Firefighers at the Fire Brigades Union (FBU) annual conference in Southport in Merseyside last week voted decisively against reaffliation to the Labour Party.
The FBU disaffiliated from the Labour Party in 2004. Firefighters were furious over how the Labour government had betrayed them during their 2002-3 national strike over pay.
The FBU executive, led by general secretary Matt Wrack, argued that the union should not restore its links to Labour at present, but called for the union to hold a “structured debate” around the question.
A rival motion, proposed by South Yorkshire, called on the union to immediately reaffiliate to Labour. Supporters of reaffiliation argued that disaffiliation had weakened the left inside the Labour Party and diminished the FBU’s influence on fire authorities under Labour control.
Most delegates rejected these arguments. “The Labour Party got it wrong on Iraq, wrong on Afghanistan, wrong on tuition fees, wrong on privatisation – we should not support that party,” said Mark Dunne from Merseyside FBU.
Linda Smith from London said the FBU’s political strategy should follow the lead of unions such as the PCS, which used its political fund to lobby for union policies without being affiliated to Labour.
She also criticised the executive’s policy statement for effectively laying the groundwork for reaffiliating to Labour in the future.
Tony Maguire from Northern Ireland – who moved the motion to disaffiliate in 2004 – also opposed any move to return to Labour. “Three years ago we took a historic step to leave the Labour Party,” he said.
“It’s easy to claim it was because of the pay dispute, but we left for a host of other reasons too.
“Those who opposed disaffiliation were wrong in 2004 and they are wrong now.”
He dismissed arguments that the Labour Party was the only possible vehicle for working class political representation as “sentimentality”. Labour was “irreformable, irredeemable – a lost cause”, he added.
The executive’s position was carried with an overwhelming majority.
South Yorkshire’s motion to reaffiliate to Labour consequently fell and was not voted on directly.
A group of firefighters who unsuccessfully took the FBU to court after the union expelled them received secret help with their legal costs from Merseyside Fire Authority, according to documents leaked to the Liverpool Daily Post.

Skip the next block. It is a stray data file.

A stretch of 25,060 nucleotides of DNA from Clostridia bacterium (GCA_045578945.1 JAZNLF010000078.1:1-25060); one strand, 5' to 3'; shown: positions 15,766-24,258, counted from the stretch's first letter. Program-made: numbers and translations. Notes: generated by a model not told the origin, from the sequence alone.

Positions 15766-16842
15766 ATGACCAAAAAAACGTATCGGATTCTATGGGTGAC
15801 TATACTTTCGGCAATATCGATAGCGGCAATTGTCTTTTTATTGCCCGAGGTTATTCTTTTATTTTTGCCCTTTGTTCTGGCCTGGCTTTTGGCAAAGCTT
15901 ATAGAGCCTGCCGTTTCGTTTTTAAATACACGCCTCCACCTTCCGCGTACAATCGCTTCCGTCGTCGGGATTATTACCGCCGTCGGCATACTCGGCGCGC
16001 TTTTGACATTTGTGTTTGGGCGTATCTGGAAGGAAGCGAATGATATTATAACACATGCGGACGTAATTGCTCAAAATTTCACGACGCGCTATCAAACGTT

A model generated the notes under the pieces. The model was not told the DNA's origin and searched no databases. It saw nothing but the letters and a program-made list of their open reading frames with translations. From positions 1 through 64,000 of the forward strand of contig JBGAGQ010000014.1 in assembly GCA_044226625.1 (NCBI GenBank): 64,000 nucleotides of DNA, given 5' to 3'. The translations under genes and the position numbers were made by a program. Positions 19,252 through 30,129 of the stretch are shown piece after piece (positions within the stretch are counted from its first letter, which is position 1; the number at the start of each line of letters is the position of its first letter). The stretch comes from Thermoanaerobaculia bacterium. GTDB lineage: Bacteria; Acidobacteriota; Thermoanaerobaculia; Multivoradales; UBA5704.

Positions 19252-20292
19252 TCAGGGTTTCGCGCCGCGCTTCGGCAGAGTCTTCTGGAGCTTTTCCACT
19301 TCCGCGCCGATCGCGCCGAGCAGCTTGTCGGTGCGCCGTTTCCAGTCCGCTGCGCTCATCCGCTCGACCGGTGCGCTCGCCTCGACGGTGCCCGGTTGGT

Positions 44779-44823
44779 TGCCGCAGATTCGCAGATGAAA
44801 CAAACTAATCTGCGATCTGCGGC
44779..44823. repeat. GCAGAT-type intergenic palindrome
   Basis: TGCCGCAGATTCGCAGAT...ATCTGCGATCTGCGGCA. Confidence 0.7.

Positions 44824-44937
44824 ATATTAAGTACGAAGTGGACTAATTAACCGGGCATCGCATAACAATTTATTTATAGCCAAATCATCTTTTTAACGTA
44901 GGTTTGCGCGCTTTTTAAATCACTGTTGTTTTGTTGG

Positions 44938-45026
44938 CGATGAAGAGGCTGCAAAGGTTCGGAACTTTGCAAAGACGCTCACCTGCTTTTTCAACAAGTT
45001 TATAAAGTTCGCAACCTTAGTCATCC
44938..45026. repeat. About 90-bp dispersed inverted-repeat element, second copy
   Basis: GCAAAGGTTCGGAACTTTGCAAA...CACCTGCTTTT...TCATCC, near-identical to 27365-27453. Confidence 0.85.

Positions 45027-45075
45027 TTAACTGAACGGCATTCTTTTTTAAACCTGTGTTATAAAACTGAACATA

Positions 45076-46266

The authority granted eight of the 11 firefighters secret interest-free loans of up to £70,000. The group of 11 firefighters was expelled from the union for signing up to a management plan that involved “co-responding” – using firefighters to provide emergency medical cover.
The FBU opposes co-responding on the grounds that it is a cost-cutting measure pushed by management that undermines public safety and opens the door to downgrading of the ambulance service.
Earlier this month the high court decided in favour of FBU. News of the funding by Merseyside Fire Authority angered delegates at the conference. Labour is the largest party on the authority, which has a Labour chair.
Last year saw Merseyside firefighters undertake a bitter but successful 26 days of strike action against a bullying and cost-cutting programme pushed through by the region’s chief fire officer Tony McGuirk.
The union’s executive proposed to open negotiations with management over co-responding. But this suggestion was roundly rejected by delegates, who argued that the union’s position was based on socialist principles and had been vindicated on two separate occasions when challenged in the courts.
Other motions at the conference pledged the union to keep fighting over pay and conditions and against management attempts to “modernise” the fire service by cutting costs.
Two motions that sought to strip executive committee members representing minorities of their voting rights – a proposal welcomed by the Daily Mail as a blow against “political correctness” – were withdrawn before the conference after discussions with the executive.